McCormack, the acting Prime Minister while Scott Morrison takes a break, was asked whether Donald Trump should be removed from office for inciting the riots:

“It is unfortunate that we have seen the events at the Capitol Hill that we’ve seen in recent days, similar to those race riots that we saw around the country last year,” Mr McCormack told the ABC’s RN program.

In yet another tweet, Josh Frydenberg couldn’t support the Deputy Prime Minister quickly enough.

Tony Windsor also tweeted:

 

 

What is it in the Acting Prime Minister’s innermost thinking that compares a Black Death in custody with a protest by some uninformed “fascists”?

Now let’s move onto the Prime Minister and see how the leader is shaping up at the beginning of 2021.

Thus far, he has refused categorically to tell his backbench to stop spreading misinformation.

However, he tweeted:

 

 

The Australian chimed in:

 

 

On leave, the Prime Minister is quoted as saying that he is hoping for a peaceful transfer of power in the United States.

He criticised the rioters for their “terribly distressing” acts of violence in storming the Capitol building but could not find few condemning words for the President. When he asked the crowd to disperse, Trump’s mixed messages were overlooked when the rioters read between the lines.

Morrison also refused any criticism of others on his backbench (and others) for supporting and promoting unfounded conspiracy theories over the US presidential election results.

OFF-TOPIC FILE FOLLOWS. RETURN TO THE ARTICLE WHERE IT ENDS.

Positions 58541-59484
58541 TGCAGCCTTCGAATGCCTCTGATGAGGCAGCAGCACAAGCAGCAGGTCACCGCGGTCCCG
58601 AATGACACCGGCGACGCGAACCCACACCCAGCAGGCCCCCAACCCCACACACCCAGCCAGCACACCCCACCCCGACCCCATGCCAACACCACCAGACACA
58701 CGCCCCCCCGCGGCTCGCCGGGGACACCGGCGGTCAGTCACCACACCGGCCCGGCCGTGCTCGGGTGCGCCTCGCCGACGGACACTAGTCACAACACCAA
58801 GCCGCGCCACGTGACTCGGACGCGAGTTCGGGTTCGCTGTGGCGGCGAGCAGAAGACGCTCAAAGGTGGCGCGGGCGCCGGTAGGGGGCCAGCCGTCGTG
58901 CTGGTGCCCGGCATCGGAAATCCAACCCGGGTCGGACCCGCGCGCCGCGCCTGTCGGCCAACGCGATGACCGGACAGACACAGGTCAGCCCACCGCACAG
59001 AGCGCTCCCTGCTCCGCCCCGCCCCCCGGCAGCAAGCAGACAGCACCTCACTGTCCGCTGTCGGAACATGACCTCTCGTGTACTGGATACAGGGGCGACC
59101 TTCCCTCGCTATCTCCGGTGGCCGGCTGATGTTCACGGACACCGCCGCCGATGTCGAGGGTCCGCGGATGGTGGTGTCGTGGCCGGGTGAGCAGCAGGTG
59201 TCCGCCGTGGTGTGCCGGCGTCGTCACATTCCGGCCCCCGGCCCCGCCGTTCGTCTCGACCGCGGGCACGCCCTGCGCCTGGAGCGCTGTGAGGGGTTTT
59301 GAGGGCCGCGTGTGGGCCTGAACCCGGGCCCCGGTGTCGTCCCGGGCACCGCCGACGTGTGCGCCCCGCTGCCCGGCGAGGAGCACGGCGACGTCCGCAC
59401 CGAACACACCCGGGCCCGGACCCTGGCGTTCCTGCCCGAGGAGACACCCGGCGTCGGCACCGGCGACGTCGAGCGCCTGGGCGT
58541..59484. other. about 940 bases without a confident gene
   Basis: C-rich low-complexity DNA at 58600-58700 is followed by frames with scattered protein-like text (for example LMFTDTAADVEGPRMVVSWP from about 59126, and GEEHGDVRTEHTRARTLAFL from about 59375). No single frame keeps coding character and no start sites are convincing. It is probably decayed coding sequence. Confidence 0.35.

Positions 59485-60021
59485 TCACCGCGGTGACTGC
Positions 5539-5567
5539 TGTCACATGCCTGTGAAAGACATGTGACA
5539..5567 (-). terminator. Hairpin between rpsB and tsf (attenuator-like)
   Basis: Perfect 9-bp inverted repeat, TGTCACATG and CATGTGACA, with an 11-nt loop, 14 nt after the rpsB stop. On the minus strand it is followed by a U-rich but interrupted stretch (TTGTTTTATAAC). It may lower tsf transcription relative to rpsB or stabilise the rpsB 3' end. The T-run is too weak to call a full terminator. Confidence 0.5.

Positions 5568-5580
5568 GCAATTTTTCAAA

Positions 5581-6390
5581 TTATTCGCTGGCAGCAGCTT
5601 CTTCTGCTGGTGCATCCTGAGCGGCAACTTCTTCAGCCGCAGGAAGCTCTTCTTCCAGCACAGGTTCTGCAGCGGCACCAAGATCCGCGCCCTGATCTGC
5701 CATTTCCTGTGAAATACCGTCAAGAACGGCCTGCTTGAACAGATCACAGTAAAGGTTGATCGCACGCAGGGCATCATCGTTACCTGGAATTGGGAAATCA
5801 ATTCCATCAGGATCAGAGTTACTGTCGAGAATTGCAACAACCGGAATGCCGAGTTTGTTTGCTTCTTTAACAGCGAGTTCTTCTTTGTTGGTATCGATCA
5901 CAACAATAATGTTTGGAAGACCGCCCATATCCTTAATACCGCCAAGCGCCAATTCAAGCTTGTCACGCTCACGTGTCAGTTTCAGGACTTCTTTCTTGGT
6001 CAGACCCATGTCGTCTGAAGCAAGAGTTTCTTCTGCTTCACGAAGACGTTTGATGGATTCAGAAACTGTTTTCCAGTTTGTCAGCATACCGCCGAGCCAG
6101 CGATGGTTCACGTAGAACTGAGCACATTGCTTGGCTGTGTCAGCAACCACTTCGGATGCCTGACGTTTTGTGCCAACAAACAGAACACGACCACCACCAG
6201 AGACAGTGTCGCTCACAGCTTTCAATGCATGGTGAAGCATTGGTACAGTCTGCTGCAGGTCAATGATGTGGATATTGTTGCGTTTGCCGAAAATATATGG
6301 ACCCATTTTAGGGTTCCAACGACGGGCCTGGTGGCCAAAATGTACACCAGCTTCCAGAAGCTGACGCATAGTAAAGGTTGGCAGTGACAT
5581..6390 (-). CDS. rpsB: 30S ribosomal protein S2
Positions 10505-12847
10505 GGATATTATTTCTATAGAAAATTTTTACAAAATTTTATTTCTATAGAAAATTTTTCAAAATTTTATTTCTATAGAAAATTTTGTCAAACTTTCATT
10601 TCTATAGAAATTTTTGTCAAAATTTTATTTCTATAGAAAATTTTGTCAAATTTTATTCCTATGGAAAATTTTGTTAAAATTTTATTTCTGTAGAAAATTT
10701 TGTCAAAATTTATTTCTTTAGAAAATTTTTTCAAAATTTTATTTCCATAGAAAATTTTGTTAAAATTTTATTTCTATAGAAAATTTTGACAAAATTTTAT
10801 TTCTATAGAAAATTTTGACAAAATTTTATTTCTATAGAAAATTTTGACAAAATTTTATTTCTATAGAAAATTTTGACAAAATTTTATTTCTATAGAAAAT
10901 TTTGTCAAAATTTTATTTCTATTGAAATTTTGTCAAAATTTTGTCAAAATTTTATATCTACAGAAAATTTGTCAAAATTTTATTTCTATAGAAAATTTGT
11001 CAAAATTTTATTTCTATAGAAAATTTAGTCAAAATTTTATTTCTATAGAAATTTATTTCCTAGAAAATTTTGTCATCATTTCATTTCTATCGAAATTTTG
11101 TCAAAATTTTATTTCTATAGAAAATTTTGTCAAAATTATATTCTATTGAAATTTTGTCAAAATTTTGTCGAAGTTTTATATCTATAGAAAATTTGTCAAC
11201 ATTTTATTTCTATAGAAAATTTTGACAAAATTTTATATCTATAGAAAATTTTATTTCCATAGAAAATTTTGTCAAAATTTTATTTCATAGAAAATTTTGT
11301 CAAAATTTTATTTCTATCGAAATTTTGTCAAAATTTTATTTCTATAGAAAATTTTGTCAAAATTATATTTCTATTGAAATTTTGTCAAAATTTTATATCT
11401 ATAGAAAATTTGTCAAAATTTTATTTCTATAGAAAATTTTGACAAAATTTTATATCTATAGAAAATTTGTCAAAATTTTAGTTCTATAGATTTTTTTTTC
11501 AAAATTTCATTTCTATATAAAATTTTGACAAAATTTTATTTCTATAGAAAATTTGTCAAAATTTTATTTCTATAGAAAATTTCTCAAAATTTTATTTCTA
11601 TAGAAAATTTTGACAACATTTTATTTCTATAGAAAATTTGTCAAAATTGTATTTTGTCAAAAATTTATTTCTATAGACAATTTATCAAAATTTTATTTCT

Anthony Albanese was direct and blunt in his response, saying the actions of the people involved were those of insurrectionists. In contrast, Malcolm Turnbull said Morrison had been “a bit weak” and “a bit tepid” compared to other world leaders’ condemnation.

So it has to be said that the Prime Minister is carrying a large amount of luggage from one year to the next he is also adding a significant amount into 2021.

2020 was a challenging year, and many societal and economic changes will be thrust on us by COVID-19. The Government is hardly likely to merge the economy with society and bring about a fairer governance system.

Their record whilst in power has been nothing short of deplorable. There are no “Liberals” left to bring about change that in turn would apply equality of opportunity, transparency, and an open government style that governs for all.

No doubt exists in my mind that all the small ‘L’ liberals have gone and we are left with a rabble of conservative, very right-wing Trump-like species who only have feelings for themselves. What’s in it for me?

The LNP is like the GOP. Both have lost the traditional values of at least having a heart. One only has to look at the decline in both their values over the past decade. They have sold them out to the corporations and the extreme right-wing of their parties, in other words, to the highest bidder who gives not a dam for the collective good.